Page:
Janine Davidson

Defense in Depth

Janine Davidson examines the art, politics, and business of American military power.

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Struggling to Wrap Your Head Around the Iraq Policy Debate? Read This, That, and These.

by Janine Davidson
June 18, 2014

iraq Members of the Iraqi Special Operations Forces stand guard during an intensive security deployment in Baghdad's Amiriya district, June 18, 2014. (Thaier Al-Sudani/Courtesy Reuters)


There’s little doubt that the security situation in Iraq is fast-moving; if you’re reading this even a few hours from now, the terrain will likely have shifted again. Amid the rhetoric about who to blame and what the United States should do next, it’s easy to lose sight of the broader picture—as well as the history that got us to this point.  Here are some of the best resources I’ve found to acquaint readers with some of the deeper issues at play:

First off, refer to our newly relaunched CFR BackgroundersThese are long-form, fact-based reports intended to catch you up to speed on a wide range of salient global challenges and debates. I’d recommend particularly analysis and context of the Islamic State in Iraq and Greater Syria (ISIS).

Next, understand the complex motivations of Iraqi Prime Minister Nouri al-MalikiDexter Filkins at the New Yorker wrote a superb profile of Maliki in April and has been contributing further reporting through the escalating crisis. See also his assessment of the factors behind ISIS’ gains and study of the porous “border” between Iraq and Syria.

Trace the role of Iran—in both Syria and Iraq. See Filkins’ study of Qassem Suleimani, shadowy head of Iran’s Quds Force, which best helps contextualize the web-like relationship between Iran, Syria, and Iraq.

Turn to how this impacts the broader Middle East. David Ignatius has an insightful new column that looks beyond the minute-to-minute chaos to suggest the Middle East’s growing instability may ultimately require a new, multilateral security architecture. The voices at this table must include the sitting members of the UN Security Council. They must also include Iran and Saudi Arabia.

Finally, ask what the United States can do nowMy answer, published on Friday: the short-term corrective measures are few. If you’re interested in further options and implications for U.S. military action, I also discussed this in greater depth on NPR’s Joy Cardin Show and PBS NewsHour.

And a bonus…James Fallows, writing in 2002, who predicted almost everything to come. Fallows’ piece, the target of ample skepticism at the time, is remarkable to read twelve years later.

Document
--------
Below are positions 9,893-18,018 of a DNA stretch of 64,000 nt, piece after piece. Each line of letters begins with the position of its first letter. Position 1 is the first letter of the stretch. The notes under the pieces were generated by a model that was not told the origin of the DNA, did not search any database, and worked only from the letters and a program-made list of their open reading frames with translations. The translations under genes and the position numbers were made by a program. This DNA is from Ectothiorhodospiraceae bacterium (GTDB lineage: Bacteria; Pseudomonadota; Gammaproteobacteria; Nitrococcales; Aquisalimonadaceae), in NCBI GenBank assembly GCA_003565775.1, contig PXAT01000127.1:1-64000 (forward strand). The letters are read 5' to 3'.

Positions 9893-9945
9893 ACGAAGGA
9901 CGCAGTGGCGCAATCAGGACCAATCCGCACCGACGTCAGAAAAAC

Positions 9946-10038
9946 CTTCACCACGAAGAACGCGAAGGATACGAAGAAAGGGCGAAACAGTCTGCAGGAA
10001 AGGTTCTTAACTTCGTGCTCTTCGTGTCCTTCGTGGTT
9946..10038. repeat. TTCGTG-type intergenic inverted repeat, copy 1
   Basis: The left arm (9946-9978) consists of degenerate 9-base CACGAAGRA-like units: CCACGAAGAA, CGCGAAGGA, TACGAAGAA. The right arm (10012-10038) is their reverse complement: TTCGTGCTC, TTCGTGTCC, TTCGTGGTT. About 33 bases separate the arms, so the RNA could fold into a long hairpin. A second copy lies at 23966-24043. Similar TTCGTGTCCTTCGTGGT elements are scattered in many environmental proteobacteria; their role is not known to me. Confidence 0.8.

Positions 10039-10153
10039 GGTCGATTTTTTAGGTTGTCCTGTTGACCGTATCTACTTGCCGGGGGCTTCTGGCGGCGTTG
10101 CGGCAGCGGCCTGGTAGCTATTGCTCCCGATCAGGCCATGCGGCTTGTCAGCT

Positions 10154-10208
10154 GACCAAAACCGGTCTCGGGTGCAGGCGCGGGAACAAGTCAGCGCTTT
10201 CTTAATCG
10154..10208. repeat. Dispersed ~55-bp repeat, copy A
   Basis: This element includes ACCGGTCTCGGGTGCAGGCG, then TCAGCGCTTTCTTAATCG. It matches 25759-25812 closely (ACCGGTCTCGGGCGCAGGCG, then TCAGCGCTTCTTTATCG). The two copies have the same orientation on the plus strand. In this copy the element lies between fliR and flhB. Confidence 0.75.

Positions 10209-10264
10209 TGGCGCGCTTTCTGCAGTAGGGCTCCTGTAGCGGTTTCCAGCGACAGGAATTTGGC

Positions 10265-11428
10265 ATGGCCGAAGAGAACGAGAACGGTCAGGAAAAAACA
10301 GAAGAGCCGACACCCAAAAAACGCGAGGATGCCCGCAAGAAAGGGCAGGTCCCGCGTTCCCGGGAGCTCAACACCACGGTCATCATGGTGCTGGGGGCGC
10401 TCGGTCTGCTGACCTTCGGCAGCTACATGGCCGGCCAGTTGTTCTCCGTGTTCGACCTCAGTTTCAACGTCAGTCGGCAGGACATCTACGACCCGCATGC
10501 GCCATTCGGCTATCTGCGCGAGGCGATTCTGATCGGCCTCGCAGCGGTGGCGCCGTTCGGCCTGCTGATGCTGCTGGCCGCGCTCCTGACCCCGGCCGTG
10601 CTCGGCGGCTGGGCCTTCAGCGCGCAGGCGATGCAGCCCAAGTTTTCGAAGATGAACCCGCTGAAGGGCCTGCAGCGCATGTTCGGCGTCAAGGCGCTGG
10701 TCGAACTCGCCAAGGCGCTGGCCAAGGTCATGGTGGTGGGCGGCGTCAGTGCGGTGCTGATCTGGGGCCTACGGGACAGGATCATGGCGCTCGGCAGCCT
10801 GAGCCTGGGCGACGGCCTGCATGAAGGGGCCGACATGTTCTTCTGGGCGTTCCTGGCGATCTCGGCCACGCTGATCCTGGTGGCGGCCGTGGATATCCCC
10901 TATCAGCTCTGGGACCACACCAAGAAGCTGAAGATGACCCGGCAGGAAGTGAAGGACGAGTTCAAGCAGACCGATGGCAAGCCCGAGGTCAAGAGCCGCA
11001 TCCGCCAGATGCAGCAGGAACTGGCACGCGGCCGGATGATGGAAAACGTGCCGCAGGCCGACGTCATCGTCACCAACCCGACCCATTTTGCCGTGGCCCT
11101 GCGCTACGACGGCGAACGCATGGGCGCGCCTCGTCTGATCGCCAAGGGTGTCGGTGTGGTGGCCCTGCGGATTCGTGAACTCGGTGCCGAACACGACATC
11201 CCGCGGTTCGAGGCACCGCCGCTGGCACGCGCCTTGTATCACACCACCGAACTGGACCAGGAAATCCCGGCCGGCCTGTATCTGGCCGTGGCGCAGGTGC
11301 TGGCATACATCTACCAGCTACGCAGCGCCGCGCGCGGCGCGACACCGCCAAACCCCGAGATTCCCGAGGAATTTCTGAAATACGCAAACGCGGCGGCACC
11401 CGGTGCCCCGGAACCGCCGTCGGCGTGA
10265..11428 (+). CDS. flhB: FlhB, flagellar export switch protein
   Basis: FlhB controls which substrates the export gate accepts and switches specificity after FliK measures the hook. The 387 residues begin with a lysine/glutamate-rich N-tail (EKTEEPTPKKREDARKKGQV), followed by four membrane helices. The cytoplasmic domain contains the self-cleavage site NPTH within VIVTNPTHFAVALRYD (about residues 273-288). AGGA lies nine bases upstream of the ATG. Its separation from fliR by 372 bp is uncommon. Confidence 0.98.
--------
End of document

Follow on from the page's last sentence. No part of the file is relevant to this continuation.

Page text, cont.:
Post a Comment 1 Comment

  • Posted by Matt

    It is no point getting al-Maliki to stand down because all you will end up with is another al-Maliki a man who walks both sides of the fence, trying to keep jostling for his position, trying to please both Iran and US. And failing do please anyone and leading the country into crisis. You have to be at least independent, if not side with one side or the other. So Iran will not get who they want as the new PM and the US will not get who they want. So you end up with another al-Maliki. And the whole process could take 15 months. It is a delaying tactic, but in the end ineffective, but good if you want to buy time.

    Iran does not have an easy time they, fear al-Sadr for the same reason we do, a pan-Shiite State, trace his family roots there is no reason as why he could not be the supreme leader. So why Gates was key to brokering the deal that got him too back politics and put down the gun. Taking off the kill and capture list. Iran brokered the deal to bring him back as he and al-Maliki hate each other, so he backs al-Maliki and al-Maliki keeps away from him. Because both why the Mahdi are in the Iraqi Security Forces, as he UK found when they had guns pointed at their Iraqi counterparts, they are loyal to al-Sadr. So the risk of violence between al-Maliki and al-Sadr is real, that is why Iran backs other militias to the Mahdi. And al-Sadr and the Mahdi has be sidelined by other Iranian back militias.

    al-Sadr was not on the kill or capture list due to his resistance, but the threat of a pan-Shiite state which he could rule. I was against taking him off the list, as being too risky due to the threat he posed or any off spring, but Gates has been proven right and bought stability into Iraq.

    What is worse is his nationalism that as people have seen allows him to bring the gap between the two sects and can be the unifying force between the two sects, if not in theology directly, in practicality.

    We came close we got intelligence he was back in Iraq before the Gates deal in 2008, sent out a death squad and liquidated his brother in law by mistake. The kid truly is blessed another worry.

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